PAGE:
Visa applications by foreign nationals from high-risk countries will not be approved and visas already issued to foreign nationals who have not yet entered the Republic of South Africa have been revoked with immediate effect.

High- and medium-risk countries will have their visa waiver agreements suspended and dates will be advised through the Travel Alerts by the Department of International Relations and Cooperation (DIRCO).2

Strict screening and testing measures have been implemented at the main ports of entry, such as OR Tambo, Cape Town, and King Shaka International Airports. International flights to Lanseria Airport have been temporarily suspended. In addition, effective on16 March 2020, 35 land ports and 2 sea ports have been closed.

Any foreign national affected by the travel restrictions and who needs to travel to South Africa for emergency or compelling reasons, may contact the nearest South African Mission or Consulate to apply for a visa.  These visa applications will be considered on merit and on a case-by-case basis, but only after the period of lockdown to be implemented from midnight on 26 March 2020.

Holders of diplomatic, official/service passports and travel documents issued by international organisations (including their family members), accredited to the Republic of South Africa, will be excluded from the travel restrictions.  Crew members of aircraft and cargo ships, as well as cross-border rail and road transportation workers, are also excluded from the travel restrictions.  However, such travelers will be subjected to medical screenings and can be isolated or quarantined for a minimum period of 14 days, if required.  Again, this will now only apply after the lockdown, applicable from 26 March 2020.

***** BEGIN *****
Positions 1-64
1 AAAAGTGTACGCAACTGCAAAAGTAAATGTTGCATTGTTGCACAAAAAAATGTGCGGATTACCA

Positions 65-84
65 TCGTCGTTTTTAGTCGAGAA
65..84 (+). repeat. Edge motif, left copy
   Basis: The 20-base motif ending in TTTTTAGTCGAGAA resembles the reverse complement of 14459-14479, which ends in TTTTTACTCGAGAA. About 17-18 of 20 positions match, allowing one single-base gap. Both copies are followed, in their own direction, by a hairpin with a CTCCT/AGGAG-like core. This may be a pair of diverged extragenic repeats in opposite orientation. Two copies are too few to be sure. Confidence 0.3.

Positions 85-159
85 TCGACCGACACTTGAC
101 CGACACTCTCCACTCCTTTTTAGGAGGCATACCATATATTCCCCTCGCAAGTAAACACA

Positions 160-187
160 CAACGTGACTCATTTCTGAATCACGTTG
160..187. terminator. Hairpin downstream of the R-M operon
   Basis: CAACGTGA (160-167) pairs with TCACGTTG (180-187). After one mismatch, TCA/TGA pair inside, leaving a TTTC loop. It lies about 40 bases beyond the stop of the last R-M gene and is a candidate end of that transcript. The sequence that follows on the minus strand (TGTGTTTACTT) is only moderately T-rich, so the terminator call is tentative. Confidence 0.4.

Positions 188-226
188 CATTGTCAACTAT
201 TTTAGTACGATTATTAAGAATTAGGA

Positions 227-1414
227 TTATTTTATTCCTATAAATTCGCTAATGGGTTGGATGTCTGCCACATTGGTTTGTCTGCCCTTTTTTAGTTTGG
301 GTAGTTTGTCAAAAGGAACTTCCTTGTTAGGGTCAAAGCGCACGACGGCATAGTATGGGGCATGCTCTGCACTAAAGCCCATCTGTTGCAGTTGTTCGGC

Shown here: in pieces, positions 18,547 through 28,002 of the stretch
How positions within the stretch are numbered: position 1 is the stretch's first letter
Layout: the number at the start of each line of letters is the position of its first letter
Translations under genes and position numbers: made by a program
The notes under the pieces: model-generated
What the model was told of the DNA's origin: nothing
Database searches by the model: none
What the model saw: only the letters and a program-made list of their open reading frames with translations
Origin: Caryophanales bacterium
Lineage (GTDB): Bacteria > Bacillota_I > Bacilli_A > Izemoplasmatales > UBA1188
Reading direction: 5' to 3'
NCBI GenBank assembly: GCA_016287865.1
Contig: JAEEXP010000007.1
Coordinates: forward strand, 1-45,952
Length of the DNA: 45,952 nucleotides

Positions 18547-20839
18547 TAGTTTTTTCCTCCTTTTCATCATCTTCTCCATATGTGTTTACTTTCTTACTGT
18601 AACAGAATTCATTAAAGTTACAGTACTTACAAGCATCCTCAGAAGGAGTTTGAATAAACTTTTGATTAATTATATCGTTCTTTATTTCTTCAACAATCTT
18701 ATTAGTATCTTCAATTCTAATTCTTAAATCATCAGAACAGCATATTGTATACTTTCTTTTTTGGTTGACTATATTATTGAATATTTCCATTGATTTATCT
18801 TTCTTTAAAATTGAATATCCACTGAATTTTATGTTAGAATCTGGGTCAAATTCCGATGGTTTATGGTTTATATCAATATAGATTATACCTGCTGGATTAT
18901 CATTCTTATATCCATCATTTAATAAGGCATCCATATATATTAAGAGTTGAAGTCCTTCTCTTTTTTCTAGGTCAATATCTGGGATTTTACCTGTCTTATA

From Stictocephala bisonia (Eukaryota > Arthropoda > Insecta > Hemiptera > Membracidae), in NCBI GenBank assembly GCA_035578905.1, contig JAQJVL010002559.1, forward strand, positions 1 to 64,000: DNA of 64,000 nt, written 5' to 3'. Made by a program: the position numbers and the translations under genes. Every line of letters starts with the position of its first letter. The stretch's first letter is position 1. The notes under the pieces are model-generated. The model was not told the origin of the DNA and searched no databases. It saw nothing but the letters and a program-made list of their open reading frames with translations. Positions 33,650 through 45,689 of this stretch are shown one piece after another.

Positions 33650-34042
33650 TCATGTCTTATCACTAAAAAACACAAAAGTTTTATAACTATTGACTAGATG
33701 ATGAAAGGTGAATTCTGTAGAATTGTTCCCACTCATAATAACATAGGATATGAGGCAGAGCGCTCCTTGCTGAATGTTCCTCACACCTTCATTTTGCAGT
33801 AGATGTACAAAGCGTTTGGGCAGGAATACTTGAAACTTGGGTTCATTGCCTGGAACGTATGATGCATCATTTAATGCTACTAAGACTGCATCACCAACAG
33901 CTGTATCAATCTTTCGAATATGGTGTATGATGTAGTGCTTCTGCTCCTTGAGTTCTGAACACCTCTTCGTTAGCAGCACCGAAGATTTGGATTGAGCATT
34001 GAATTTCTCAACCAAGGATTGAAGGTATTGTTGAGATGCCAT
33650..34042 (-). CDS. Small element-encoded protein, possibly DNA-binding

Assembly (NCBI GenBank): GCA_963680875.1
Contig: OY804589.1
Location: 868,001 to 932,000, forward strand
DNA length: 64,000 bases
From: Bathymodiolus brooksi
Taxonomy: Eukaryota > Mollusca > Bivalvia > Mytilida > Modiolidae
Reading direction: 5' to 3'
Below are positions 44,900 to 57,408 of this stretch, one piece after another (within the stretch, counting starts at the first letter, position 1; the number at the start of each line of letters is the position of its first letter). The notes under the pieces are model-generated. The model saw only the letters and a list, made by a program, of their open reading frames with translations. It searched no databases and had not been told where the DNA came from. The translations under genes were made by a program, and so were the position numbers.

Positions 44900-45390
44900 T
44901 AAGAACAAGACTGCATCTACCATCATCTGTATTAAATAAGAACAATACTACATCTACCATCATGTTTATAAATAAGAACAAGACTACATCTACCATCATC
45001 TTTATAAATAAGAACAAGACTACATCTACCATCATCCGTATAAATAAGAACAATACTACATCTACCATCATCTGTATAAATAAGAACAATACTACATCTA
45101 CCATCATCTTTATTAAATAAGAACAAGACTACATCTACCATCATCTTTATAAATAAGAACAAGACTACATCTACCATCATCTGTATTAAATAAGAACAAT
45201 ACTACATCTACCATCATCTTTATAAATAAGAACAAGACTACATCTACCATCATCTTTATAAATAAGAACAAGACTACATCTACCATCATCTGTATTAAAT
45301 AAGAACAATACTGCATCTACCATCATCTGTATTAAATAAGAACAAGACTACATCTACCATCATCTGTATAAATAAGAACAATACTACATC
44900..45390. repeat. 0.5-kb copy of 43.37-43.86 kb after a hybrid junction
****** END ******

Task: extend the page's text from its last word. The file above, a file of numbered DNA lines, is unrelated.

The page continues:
International Travellers

All international travellers, including South African citizens entering South Africa, will be required to complete and submit the prescribed Health Form and hand it to the Health officials and Immigration officers upon their arrival.  South African citizens returning from high-risk countries will automatically be placed under quarantine for 14 days.  Furthermore, international travellers who arrived in South Africa after 9 March 2020, from high-risk countries will be confined to their hotels until they have completed a 14-day period of quarantine.

Temporary Measures for Foreign Nationals

Any foreign national who originates from a country affected by the COVID-19 virus outbreak or who needs to transit to a country affected by COVID-19 and is already present in the Republic of South Africa, whose temporary residence visa is due to expire or has already expired, will be allowed to re-apply for such visa after the lockdown period comes to an end.  The visa may be issued/ extended until 31 July 2020.

Foreign nationals who hold temporary residence visas that expired between 31 December 2019 and 31 March 2020, will also be allowed to re-apply for the relevant visa after lockdown comes to an end.  Holders of visas that expired from 31 December 2019 will be allowed to re-apply without having to obtain a FORM 20 (Authorisation for an illegal foreigner to remain in the country pending an application for status).  This will only apply to foreign nationals who were admitted legally into the Republic.  This is applicable until further notice, after lockdown.